By partnering with USAID and local nongovernmental organizations in Myanmar, Gap is trying to avoid the plunder-and-bail reputation of the garment industry.

"We want to lend resources in such an important time for the country," to set a precedence of humane working conditions and work with the government to build institutions to protect best practices, said Debbie Mesloh, Gap's senior director of government and public affairs.

Scott Nova, director of the Worker Rights Consortium, finds such proclamations of corporate altruism laughable.

"The idea that a brand would move into a country to make the world a better place is absurd," he says. "They do it because it's cheaper."

Indeed, according to the country's own manufacturers association, Myanmarese workers make as little as $30 per month, below the World Bank's $1.25/day poverty threshold. And early reports show Ethiopian garment workers earn between $37 and $53 per month.

Those figures will make those garment workers the world's lowest-paid, behind Bangladeshi workers, who earn approximately $68 a month.

Those data are irrefutable, but some experts argue that such low wages — once a characteristic of all now-developed economies, most recently Taiwan, South Korea and Hong Kong — are a necessary initial sacrifice to attract investors. And if job seekers voluntarily choose to work for low wages in a factory, that means it's the best of a series of bad options, says Benjamin Powell, director of the Free Market Institute at Texas Tech University.

"If we were to impose laws on these countries mandating higher pay and [better] working conditions, it would take away the very reason companies chose to come there, thus leaving [the workers] trapped in an even worse poverty," he said.

In Haiti, where 80 to 90 percent of the exports are apparel, there's some hope for development with labor standards. Conditions in Haiti have improved significantly, argues Arianna Rossi, research and policy officer at Better Work, an arm of the International Labour Organization that specializes in the garment industry. The minimum wage was raised in May of this year to $5 a day, and Better Work's most recent report shows factories are complying almost across the board; 37 percent of workers are even receiving at least $6.75.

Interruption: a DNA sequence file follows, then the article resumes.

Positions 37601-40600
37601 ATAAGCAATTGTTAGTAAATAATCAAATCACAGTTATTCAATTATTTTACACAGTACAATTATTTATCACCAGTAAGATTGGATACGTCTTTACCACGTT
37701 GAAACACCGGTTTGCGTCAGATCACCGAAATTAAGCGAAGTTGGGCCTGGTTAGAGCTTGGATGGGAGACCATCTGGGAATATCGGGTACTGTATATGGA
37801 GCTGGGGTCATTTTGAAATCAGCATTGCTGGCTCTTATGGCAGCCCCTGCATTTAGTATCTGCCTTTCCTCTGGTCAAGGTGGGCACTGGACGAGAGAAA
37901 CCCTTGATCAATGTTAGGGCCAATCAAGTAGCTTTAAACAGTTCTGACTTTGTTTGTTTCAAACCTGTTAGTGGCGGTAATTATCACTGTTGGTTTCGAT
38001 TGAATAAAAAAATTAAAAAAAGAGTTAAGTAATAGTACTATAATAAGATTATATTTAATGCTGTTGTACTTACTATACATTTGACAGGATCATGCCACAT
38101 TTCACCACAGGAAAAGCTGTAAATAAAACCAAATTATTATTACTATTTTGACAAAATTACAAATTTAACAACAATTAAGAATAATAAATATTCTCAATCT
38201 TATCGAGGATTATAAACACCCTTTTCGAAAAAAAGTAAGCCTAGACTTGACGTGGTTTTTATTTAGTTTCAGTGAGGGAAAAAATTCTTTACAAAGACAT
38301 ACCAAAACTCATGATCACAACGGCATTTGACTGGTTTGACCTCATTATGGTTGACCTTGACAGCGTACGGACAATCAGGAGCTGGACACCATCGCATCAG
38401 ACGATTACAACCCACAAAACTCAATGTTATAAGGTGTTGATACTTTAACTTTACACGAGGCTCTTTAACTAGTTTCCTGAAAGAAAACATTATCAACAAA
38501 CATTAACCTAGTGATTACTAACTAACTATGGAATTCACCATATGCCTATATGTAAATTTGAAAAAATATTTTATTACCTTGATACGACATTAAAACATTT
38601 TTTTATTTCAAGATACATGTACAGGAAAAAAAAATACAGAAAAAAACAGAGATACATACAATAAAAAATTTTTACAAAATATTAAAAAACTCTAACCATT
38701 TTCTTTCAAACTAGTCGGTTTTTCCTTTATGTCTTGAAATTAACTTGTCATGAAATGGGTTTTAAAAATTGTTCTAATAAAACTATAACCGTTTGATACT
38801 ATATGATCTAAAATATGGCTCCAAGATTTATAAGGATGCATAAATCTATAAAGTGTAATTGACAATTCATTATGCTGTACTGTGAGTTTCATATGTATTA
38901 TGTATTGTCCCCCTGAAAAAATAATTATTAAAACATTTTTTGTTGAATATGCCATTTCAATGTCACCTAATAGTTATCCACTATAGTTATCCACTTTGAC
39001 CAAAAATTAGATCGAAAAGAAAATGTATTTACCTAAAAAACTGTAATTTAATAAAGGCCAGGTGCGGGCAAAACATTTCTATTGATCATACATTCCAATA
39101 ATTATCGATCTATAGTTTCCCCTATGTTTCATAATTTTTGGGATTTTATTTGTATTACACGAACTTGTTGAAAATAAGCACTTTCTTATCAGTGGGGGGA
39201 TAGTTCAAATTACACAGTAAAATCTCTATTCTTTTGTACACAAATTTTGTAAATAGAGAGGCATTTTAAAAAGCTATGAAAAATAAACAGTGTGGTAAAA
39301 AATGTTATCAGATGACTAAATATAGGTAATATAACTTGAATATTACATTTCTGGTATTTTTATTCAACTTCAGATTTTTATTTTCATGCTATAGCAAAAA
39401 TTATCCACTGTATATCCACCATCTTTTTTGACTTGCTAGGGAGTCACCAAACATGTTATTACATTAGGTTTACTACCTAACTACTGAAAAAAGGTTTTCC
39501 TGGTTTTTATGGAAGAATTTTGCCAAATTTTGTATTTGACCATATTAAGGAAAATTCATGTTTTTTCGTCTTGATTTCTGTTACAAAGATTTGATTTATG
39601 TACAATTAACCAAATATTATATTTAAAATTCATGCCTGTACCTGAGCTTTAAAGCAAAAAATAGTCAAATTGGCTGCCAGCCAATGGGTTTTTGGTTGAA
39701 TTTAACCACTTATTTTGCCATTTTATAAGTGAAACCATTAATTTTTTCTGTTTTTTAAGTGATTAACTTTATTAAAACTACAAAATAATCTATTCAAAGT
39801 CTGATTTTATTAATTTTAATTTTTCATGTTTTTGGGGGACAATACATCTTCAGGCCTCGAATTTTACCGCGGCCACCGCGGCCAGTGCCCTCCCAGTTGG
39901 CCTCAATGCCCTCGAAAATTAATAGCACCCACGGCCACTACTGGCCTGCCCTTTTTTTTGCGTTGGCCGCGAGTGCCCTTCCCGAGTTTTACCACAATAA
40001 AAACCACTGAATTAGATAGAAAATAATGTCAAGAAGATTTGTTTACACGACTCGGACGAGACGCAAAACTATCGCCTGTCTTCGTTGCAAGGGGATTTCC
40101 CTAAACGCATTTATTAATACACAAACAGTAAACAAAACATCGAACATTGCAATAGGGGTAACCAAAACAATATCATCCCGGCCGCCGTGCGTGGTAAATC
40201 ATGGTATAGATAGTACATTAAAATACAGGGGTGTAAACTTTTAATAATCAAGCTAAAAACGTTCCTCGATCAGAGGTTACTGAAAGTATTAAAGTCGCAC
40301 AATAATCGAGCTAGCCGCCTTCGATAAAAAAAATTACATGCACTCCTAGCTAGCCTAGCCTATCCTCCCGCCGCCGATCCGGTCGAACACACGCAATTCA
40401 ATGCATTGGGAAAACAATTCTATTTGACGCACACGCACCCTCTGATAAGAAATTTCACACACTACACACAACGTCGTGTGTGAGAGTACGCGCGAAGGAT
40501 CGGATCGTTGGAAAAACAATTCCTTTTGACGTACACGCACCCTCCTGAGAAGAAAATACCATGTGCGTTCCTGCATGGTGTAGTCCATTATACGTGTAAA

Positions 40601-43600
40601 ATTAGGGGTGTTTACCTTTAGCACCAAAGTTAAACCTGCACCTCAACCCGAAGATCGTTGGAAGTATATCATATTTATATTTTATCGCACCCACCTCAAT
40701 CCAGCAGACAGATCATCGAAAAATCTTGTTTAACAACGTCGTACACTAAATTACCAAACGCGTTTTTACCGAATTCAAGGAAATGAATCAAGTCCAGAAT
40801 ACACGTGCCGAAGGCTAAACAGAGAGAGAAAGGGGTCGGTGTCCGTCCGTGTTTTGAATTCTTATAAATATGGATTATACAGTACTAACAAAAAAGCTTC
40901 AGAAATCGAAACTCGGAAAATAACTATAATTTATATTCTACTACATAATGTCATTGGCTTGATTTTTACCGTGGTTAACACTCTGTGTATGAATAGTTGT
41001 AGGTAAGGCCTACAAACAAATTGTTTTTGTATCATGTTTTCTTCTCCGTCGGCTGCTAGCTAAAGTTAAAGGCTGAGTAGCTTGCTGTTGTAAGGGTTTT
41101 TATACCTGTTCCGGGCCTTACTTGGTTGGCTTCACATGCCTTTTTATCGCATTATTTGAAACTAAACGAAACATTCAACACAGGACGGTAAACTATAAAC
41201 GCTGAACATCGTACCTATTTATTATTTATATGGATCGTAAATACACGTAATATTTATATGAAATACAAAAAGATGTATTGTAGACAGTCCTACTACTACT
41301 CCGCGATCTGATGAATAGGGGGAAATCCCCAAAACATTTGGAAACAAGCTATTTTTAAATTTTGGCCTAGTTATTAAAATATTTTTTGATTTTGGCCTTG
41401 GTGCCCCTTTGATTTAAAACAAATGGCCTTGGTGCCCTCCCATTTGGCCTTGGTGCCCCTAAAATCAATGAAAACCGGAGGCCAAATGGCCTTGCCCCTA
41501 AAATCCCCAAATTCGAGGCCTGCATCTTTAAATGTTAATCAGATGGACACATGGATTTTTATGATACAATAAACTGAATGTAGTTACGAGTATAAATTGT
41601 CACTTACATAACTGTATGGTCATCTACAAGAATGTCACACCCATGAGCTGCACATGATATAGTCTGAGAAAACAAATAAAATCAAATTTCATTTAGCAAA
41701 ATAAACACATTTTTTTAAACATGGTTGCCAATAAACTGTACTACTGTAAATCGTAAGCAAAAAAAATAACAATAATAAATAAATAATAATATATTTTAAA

To be sure, the garment industry hasn't proved the jobs creator for Haiti that it was touted to be. A two-year-old industrial park in northern Haiti, Caracol, financed to the tune of $124 million by the U.S., has led to only 3,000 jobs, instead of the projected 60,000. That's despite duty-free access to the United States via the HOPE II trade agreement and serious promotion from the State Department, former Secretary of State Hillary Clinton and former President Bill Clinton.

Still, companies are coming to the realization that "treating workers better is good for business," Rossi says, citing a Better Work research project as proof of concept.

Advocates like Nova aren't sold. For one, if the garment industry was a way out of poverty, wages shouldn't have declined for the past decade across the world or, on average, be just a third of a what's considered a "living wage."

Whether the garment industry is good for national and individual economic development or not, countries like Haiti, Myanmar and Ethiopia are rolling out the red carpet for fashion's name brands. Whether they'll have buyers' remorse remains to be seen.